we use the resources in a much more just and humane way. that is what we could go toward. on the other hand i think you hit the problem and that is we have entrenched interests from the second revolution the 20th century the telecom the cable companies the power utility companies. they are trying to thwart this process. network neutrality as you mentioned is critical. the whole framework for the internet is based on network neutrality. anyone can pay a service provider small amount of money to go up go up on the net and be treated like everyone else. you were not with a hind. you weren't put at the beginning of the line. you weren't discriminated on terms of price and the data was not to use against your interests. network neutrality democratized information. now that a lot of the treasures no brick-and-mortar industries are moving from the
communications are back to the more expansive internet of things communication internet energy and logistics internet they are starting to say wait a minute we are not sure about network neutrality because of our industries go to near zero arsenal costs and there's no more profit we are out of business. in january the u.s. court of appeals for the second highest court as you know issued a judgment saying the federal communications commission their protocol on network neutrality was null and void because it wasn't in their mandate. now the federal communications commission is stuck without a mandate. the telecom and cable companies are saying we created the pipes. you are using our pipe so we want want to charter different prices. we want to hold back some customers have put some of the front of the line. we may also want to control some of this data and use it with third parties forever testing etc.. it's not just the cable and telecom companies. now we have got to be concerned about the internet companies that we love.
our favorites google facebook twitter amazon. i use all of them. i'm a big fan of google. i google every day. it's the magic box. it gives me the knowledge of the world that we are beginning see these internet companies which help create the social commons that potentially could get us to the zero marginal costs are now starting to look in some ways like the new global monopolies. they are starting to look like social utilities meaning if you have to go to google for all your knowledge that sounds like a monopoly. google controls about two-thirds of the research engine market in the u.s. in 90% of the research market engine traffic in europe. there are 6 billion queries on google a day. facebook, almost one out of every six human beings on this planet is on facebook and they control a lot of social media. twitter we have 600 million people tweeting so what i'm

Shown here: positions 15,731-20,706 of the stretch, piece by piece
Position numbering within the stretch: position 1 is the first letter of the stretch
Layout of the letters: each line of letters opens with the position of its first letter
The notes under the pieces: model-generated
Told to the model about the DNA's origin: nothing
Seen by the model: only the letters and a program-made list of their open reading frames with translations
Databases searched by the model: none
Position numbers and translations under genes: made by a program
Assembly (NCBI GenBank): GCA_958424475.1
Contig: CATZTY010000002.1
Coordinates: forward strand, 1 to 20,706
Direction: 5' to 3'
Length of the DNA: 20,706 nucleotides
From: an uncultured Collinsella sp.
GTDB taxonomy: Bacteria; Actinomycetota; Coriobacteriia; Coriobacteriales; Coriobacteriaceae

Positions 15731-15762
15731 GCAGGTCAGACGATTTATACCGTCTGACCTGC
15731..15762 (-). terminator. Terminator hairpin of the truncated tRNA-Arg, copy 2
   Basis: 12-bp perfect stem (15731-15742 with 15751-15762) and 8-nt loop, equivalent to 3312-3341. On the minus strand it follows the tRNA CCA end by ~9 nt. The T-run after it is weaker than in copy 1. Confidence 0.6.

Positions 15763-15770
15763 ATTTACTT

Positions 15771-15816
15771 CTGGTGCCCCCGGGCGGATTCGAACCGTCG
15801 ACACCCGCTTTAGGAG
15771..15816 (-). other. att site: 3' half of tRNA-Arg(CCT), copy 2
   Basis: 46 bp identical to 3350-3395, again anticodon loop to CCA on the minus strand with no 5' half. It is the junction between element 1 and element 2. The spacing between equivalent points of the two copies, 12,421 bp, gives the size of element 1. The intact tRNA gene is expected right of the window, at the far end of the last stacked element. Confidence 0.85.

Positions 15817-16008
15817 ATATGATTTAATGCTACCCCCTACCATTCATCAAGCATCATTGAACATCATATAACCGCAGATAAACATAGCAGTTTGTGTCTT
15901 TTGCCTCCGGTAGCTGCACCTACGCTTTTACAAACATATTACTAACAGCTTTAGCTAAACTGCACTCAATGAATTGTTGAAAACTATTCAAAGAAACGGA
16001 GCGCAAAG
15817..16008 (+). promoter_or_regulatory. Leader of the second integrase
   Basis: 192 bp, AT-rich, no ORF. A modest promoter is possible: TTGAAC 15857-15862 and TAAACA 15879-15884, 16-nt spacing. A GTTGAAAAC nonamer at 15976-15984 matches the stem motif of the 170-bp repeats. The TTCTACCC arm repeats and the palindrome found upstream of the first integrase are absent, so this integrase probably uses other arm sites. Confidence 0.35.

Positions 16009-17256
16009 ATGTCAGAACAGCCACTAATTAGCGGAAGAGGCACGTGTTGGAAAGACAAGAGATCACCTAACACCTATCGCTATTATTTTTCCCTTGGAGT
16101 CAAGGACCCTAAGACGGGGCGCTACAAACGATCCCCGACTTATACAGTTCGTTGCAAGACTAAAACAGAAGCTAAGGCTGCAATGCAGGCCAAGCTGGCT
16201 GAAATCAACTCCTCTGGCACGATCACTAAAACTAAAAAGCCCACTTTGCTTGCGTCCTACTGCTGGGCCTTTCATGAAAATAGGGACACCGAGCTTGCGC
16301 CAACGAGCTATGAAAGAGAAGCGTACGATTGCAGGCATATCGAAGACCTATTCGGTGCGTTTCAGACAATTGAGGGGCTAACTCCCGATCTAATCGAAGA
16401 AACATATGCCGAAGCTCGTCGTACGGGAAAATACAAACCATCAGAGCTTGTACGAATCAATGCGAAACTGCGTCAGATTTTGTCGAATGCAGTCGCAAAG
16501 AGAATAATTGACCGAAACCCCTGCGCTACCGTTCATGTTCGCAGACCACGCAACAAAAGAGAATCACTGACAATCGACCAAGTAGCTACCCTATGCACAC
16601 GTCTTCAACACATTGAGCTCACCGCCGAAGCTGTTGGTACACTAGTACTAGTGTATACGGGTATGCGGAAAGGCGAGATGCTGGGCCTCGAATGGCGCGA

suggesting is we will have to have a collegial and robust global conversation between the investor s. and the commoners on the collaborative comments on how we can have the best of the social utilities but understand they need some form of local governance and the stakeholders need to be the civil society and not for-profit sector not just a private enterprise and government and we have to find a way we can get the best out of these internet companies that make sure it allows us to democratize the economy on a collaborative comments. it's going to be a big struggle. >> host: described three internets. first the information internet and the one we are familiar with and as we have discussed it may be over for that. there's a concentration of power involved with the internet in search of a network neutrality seems dead in the water in united states and much of the world anyway. >> guest: europe is dealing with it aggressively. as you know i advise the european union.
>> host: that is one of the interesting takeaways of the book. europe is making certain policy decisions in the united states is not. each of these policy decisions informed by politics can yield very different results in terms of the various issues you describe. the other two -- the other two internets the internet of things in the energy internet that you have described in to see the early stirrings and maybe the sprouts of these gardens coming. how can we know that those two won't be corrupted privatized leveraged and radically controlled either by oligarchic commercial interests or oppressive states? we have seen both of those things happened with the first internet. >> guest: i advise the european union and have for a long time and i was privileged to be a principle architect of